Jan. 21, 2000 (Atlanta) -- New techniques have made liposuction a more attractive cosmetic procedure, both for physicians and for patients. But a new survey concludes that there is still an unacceptable death rate following the surgery.
The study, which appears in the latest issue of Plastic and Reconstructive Surgery, showed a death rate of about 20 in every 100,000 patients who underwent liposuction between 1994 and 1998. The authors point out that this number is higher than the death rate for motor vehicle accidents in the United States. But it's a dramatic improvement from what most would consider the "bad old days" of liposuction -- the 1970s -- when death rates were eight times higher.
However, a statement released by the American Society for Aesthetic Plastic Surgery (ASAPS) offers some explanations for the study's findings. According to the statement, the ASAPS assembled a task force of plastic surgeons who attempted to uncover the reasons behind the increasing reports of liposuction deaths and complications. The group determined that the main factors increasing the risks of liposuction are poor patient health, excessive fat removal, using too much fluid and local anesthesia during the procedure, and performing multiple procedures during the same surgical session.
"As a result of the task force's investigation and recommendations, many plastic surgeons have altered their approach to [liposuction]. Consequently, since about 1998, we have seen the rate of serious complications plummet," ASAPS president Fritz E. Barton Jr., MD, is quoted as saying in the statement.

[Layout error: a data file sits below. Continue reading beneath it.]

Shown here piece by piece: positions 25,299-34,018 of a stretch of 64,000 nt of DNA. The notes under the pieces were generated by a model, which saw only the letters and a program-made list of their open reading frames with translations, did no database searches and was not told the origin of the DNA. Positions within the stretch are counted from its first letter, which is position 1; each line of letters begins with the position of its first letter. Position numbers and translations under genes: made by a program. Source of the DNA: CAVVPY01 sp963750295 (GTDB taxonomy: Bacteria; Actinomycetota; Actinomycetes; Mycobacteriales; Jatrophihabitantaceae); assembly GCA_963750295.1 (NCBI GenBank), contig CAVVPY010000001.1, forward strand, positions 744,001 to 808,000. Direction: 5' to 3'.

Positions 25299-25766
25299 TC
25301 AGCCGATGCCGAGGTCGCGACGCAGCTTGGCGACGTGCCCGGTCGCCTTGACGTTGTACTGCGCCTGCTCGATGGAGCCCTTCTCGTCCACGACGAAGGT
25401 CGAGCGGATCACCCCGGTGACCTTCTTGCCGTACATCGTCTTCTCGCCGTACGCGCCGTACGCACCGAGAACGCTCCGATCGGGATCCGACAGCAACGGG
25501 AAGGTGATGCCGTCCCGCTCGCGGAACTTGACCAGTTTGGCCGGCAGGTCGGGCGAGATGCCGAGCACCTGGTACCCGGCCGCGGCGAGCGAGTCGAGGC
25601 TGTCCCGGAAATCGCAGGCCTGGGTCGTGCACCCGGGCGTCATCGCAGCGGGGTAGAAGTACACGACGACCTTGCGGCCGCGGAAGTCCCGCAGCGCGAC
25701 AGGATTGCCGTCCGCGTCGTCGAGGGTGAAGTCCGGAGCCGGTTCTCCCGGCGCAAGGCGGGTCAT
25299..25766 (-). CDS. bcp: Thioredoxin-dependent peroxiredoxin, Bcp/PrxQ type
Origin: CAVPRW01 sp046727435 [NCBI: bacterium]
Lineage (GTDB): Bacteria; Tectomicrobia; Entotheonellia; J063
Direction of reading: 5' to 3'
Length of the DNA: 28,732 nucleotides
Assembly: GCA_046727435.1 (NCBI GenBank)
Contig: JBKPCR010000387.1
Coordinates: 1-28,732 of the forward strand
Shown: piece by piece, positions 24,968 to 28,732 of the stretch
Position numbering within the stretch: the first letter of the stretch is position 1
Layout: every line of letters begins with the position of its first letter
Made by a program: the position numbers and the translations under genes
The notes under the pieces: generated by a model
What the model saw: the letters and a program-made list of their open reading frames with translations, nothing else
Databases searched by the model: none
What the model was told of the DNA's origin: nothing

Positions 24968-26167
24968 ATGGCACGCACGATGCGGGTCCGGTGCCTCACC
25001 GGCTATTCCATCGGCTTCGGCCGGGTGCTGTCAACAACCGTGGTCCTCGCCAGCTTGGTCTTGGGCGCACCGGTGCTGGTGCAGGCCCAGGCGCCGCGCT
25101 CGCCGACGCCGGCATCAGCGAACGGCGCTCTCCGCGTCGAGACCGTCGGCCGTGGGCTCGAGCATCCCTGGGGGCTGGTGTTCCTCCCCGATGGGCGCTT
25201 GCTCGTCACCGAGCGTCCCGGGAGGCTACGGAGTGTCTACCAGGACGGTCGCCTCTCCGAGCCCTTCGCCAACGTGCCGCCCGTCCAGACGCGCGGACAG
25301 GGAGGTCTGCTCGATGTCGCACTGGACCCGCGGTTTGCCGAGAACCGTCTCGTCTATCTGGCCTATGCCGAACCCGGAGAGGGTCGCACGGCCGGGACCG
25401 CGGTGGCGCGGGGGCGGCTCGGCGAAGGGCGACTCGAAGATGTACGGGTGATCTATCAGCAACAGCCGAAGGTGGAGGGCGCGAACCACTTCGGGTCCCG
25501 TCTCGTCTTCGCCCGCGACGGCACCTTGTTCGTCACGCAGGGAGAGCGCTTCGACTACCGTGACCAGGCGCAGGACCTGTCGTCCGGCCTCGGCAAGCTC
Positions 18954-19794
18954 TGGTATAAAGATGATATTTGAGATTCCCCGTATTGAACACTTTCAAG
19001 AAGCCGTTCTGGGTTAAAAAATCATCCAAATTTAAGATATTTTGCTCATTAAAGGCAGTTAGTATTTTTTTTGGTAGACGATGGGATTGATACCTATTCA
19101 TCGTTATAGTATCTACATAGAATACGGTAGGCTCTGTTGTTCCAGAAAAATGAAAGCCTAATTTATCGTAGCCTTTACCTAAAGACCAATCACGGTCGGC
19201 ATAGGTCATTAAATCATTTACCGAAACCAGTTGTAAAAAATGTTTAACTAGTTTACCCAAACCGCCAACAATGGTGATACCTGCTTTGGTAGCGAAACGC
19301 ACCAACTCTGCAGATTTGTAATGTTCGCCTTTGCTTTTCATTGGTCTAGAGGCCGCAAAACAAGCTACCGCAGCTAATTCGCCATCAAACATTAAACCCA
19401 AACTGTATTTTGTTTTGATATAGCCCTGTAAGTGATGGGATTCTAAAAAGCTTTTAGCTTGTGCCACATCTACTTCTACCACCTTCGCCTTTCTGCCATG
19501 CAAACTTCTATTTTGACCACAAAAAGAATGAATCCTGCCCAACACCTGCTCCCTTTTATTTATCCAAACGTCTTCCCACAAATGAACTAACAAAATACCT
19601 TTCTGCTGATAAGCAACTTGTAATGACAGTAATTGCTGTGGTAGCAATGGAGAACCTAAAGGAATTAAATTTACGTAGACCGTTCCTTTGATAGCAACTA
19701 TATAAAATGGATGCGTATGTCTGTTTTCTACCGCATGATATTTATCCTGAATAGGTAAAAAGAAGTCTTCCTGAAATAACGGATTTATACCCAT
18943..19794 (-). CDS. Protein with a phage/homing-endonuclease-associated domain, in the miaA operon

Still, one of the authors says there's reason for concern. "Liposuction has become trivialized, really," Rudolph H. de Jong, MD, from Thomas Jefferson Medical College in Philadelphia, tells WebMD. "It's a far more major procedure than it appears on the surface. The article was published as a way to warn the medical community. ... [T]his serves as a precautionary yellow traffic light."
Other plastic surgeons contacted by WebMD agree with the 'yellow light' symbolism, but they say it mainly applies in this respect: Be careful about what you read into the study.
"This data is nowhere near being valid," says Rod J. Rohrich, MD, professor and chairman of the department of plastic surgery at the University of Texas Southwestern Medical Center in Dallas, who says that recent studies have put the liposuction death rate much lower than this one. "This is one study. Obviously, it caught all of our attention, but I don't think some of the data is necessarily valid because of how it was collected."
Rohrich is referring to the "census survey" method used in the study, in which more than 1,200 board-certified plastic surgeons were sent one-page questionnaires -- twice -- asking whether they knew of, or had experience with, deaths from liposuction procedures. More than 900 physicians responded, giving the authors a death count of 130.